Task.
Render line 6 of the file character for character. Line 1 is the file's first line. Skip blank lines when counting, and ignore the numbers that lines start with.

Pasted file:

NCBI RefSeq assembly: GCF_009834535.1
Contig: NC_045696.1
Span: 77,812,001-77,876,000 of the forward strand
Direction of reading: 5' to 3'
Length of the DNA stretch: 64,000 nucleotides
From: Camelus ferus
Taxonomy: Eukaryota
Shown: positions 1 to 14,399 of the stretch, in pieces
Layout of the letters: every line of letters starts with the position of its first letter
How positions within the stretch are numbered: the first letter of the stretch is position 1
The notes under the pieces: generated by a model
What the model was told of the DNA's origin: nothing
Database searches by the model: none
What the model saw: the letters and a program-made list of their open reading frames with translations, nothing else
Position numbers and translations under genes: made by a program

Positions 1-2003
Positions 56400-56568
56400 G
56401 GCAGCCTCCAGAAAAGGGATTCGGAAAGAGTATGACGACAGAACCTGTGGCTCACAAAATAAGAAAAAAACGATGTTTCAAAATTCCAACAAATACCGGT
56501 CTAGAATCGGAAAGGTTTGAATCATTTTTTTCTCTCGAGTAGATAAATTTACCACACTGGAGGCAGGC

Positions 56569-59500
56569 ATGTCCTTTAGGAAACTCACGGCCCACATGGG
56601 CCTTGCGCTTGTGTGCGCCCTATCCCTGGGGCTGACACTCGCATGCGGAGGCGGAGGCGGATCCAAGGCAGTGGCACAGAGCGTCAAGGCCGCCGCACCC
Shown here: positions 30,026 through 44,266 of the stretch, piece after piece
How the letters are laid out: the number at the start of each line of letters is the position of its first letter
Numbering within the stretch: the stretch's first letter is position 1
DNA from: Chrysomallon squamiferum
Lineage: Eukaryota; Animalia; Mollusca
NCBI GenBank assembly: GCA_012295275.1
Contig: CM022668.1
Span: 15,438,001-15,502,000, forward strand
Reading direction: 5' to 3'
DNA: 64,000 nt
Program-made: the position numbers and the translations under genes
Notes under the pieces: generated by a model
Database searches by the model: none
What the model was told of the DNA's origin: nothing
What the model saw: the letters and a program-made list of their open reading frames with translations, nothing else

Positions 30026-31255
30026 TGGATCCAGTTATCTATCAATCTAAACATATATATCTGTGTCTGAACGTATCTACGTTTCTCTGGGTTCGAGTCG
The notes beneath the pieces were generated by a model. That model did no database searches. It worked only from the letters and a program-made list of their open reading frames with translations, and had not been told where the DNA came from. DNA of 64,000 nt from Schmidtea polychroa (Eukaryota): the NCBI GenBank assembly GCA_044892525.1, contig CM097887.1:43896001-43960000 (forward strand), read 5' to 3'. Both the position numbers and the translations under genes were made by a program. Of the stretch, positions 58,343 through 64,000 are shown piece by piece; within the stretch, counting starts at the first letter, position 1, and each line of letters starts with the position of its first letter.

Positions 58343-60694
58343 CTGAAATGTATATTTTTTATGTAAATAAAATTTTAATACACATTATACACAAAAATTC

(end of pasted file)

From: Camelus ferus